As he was heading home, the youngest son was rehearsing what he would say to his father. Look at verses 18,19, "I will arise and go to my father, and I will say to him, "Father, I have sinned against heaven and before you. I am no longer worthy to be called your son. Treat me as one of your hired servants."'  We can read this verse in two levels. At one level, we should try to make right with another person by making restitutions. That is fine. But if the father is God, how do you pay back your wrong? The son's approach towards God is the biggest mistake. Why? Because his repentance is religion centered.

Religion means you are accepted by the works you perform. It is an approach based on a good record or a report card. For example, I minister to people, I go to church every Sunday, I read 7 chapter of the bible everyday. This a straight ‘A’ Christian. Because of my good record, God should bless me. So what is the source of power for this believer? It is your good record! If that is the case, then repentance is a disaster! Why?

Repentance is a disaster because your source of power, confidence and self-image is your good record and not God!  When that good record is somehow tarnished, you try to get it back by atoning of your sins. You try to beat yourself up to get your record straight. You live in pretense trying to hide that  big“F” in your broken record. You try desperately to get that good record back. You never know when it’s enough. That is what the younger son thought he should do. He says, "I'm going to pay back the inheritance!! I am going to earn back my good record!  I will atone for my own sin.”  Religious repentance goes on and on. When do you stop beating yourself up? When do you stop condemning yourself? When do you stop living in pretense? Such repentance is joyless, burdensome and a disaster.

The other way of repentance is gospel-centered. It is not what you have done, but what the Father has done!  Look at verse 20 “his father saw him and was filled with compassion for him; he ran to his son, threw his arms around him and kissed him.”  Fathers from the Middle East don’t run; boys, girls and women run; but not fathers. This meant he had to pull up his skirt to run. Also fathers expect unruly sons to come to them begging on their hands and knees for mercy in order to be restored. However, the father in this parable embraces him and kisses him. He wipes the dirty from his face with his tears. This is not all. The father gives him a robe to cover his nakedness. He puts a signet ring and sandals on his feet as a sign of forgiveness and acceptance as his son. He prepares an elegant feast to celebrate his return. The father refuses to let the son earn his way back! By sheer grace alone, he forgives and restores him as his son. It’s not our repentance that gets God’s love. But God’s love brings our repentance.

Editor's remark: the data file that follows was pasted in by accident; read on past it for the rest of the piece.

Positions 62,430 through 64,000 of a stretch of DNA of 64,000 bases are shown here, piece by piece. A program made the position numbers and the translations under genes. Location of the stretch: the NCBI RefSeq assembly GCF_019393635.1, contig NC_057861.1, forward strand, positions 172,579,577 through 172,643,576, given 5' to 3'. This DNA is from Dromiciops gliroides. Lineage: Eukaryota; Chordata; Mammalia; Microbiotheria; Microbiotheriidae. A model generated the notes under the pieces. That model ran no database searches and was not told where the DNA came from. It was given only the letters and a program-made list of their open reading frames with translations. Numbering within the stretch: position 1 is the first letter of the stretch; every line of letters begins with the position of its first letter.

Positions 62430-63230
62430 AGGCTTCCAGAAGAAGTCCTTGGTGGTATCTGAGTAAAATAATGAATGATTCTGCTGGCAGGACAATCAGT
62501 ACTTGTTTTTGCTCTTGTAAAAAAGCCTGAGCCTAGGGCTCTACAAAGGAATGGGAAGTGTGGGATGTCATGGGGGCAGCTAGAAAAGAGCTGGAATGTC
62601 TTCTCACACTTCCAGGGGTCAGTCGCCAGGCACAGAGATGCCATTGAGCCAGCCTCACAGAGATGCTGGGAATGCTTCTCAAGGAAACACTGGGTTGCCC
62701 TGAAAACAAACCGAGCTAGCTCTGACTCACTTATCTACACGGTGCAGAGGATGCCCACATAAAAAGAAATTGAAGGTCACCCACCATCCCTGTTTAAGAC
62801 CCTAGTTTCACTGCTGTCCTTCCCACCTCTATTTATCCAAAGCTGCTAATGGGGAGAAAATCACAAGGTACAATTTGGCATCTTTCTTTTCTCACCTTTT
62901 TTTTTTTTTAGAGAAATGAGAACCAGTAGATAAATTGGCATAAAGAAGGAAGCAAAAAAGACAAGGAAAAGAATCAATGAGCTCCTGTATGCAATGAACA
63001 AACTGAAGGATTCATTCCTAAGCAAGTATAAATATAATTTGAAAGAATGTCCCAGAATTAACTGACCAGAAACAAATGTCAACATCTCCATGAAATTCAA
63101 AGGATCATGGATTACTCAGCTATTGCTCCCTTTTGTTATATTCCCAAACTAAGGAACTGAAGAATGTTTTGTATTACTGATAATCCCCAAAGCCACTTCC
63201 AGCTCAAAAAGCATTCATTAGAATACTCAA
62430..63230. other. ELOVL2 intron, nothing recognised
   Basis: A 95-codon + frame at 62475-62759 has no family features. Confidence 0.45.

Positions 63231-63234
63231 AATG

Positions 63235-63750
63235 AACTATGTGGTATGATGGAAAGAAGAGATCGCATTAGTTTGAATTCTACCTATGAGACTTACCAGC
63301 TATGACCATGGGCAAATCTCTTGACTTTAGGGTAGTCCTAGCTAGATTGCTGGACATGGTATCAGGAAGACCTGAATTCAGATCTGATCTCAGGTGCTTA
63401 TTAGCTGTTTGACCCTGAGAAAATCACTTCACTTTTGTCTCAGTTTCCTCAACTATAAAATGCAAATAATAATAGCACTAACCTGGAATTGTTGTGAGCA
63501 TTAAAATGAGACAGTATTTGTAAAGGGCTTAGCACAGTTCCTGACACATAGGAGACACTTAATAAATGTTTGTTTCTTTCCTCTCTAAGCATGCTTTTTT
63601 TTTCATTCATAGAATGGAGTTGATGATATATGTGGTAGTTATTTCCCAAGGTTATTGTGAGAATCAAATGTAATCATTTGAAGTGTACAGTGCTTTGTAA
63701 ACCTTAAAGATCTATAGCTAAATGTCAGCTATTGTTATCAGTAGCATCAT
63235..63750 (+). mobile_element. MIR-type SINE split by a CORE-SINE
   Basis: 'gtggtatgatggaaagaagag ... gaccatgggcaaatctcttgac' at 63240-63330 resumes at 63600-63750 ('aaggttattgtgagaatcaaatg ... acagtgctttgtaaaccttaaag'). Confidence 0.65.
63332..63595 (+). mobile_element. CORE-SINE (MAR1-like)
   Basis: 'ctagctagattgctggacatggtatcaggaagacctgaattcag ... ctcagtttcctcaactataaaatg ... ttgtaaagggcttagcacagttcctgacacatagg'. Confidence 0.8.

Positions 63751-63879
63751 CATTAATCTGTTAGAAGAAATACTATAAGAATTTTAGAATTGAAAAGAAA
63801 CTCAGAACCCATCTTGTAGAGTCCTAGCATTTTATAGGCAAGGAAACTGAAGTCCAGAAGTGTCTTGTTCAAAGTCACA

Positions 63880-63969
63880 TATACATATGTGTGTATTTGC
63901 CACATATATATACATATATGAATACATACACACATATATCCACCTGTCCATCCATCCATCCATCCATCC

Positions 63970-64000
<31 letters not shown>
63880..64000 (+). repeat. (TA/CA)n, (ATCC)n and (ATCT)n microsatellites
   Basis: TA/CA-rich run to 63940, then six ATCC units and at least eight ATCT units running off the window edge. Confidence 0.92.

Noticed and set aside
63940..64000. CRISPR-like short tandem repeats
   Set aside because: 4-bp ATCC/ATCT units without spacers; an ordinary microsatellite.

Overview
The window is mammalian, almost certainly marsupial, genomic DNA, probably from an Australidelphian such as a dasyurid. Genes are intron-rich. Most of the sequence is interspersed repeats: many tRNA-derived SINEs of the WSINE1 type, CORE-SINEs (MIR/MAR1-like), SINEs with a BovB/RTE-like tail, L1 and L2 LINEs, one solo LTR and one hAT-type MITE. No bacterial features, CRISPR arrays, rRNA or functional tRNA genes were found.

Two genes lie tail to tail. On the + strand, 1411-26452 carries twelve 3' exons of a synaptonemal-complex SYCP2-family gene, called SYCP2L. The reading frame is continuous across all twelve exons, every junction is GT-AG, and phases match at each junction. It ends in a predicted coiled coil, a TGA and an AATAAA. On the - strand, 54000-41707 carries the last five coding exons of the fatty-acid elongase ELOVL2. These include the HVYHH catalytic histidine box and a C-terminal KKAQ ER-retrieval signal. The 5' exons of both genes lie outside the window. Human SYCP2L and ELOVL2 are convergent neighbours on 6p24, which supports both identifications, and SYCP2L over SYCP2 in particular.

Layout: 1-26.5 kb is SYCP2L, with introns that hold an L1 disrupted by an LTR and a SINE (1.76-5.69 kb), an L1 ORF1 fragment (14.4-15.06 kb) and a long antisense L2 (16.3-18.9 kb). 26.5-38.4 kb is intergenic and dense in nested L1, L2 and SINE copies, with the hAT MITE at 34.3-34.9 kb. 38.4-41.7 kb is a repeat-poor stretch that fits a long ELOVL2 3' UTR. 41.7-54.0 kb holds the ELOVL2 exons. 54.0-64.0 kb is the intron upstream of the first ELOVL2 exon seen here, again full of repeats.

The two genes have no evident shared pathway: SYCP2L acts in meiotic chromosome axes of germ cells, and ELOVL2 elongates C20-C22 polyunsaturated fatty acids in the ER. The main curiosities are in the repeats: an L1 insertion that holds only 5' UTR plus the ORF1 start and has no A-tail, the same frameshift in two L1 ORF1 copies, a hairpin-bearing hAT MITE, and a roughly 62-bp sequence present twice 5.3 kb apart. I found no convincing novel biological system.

Gospel repentance reconnects you to God, to God’s power, to Jesus’ record, not your own failed record. Earning your way back through repentance is rejected. In this parable, it is God’s love that leads to repentance. Religious repentance source of power is our insecure record. Gospel repentance reconnect you to the true source of your power, source of your power is not your record, but God’s record!  It is not what you have done, but what He had done! HE is Jesus. What did Jesus do? Jesus gets rejected, beaten and spit upon; we get a hug and a kiss. Jesus gets stripped naked, we get clothed with the best robe. Jesus gets crown of thorns, we get signet ring. Jesus gets bitter vinegar; we get a fattened calf and feast. God doesn’t answer Jesus’ cry, but God can answer us. When we consider the grace of our Lord Jesus, it totally changes how we live and act as Christians. We love others because he first loved us. We can work hard for his glory because he gave his life for us. At this moment, Let us examine our hearts. What is your source of power? It is your good record or what God has done for you? Do you feel joyless, lack passion and burdened as a Christian? It is an indication that your source of power is misplaced. May God help us to see what Jesus has done for us.

Finally, what kind of community would we be if all of life was repentance? Recently, one Chicago public school student was beaten up, simply because he did not belong a certain community. But when we have a community of repentant sinners, members will not consider themselves better than others. We will have brothers and sister who prayerfully helps us come to our senses. It will be a community of prodigal fathers, who are gentle, humble, patient, love you to the end. It is not based on their good record, but God’s record. May God bless our Westloop ministry be a community of repentant sinners. May we live lives of repentance so we may experience liberation and joy in our daily life.  May God’s love bring you to repentance. May you live not based on your record, but on what God did for you.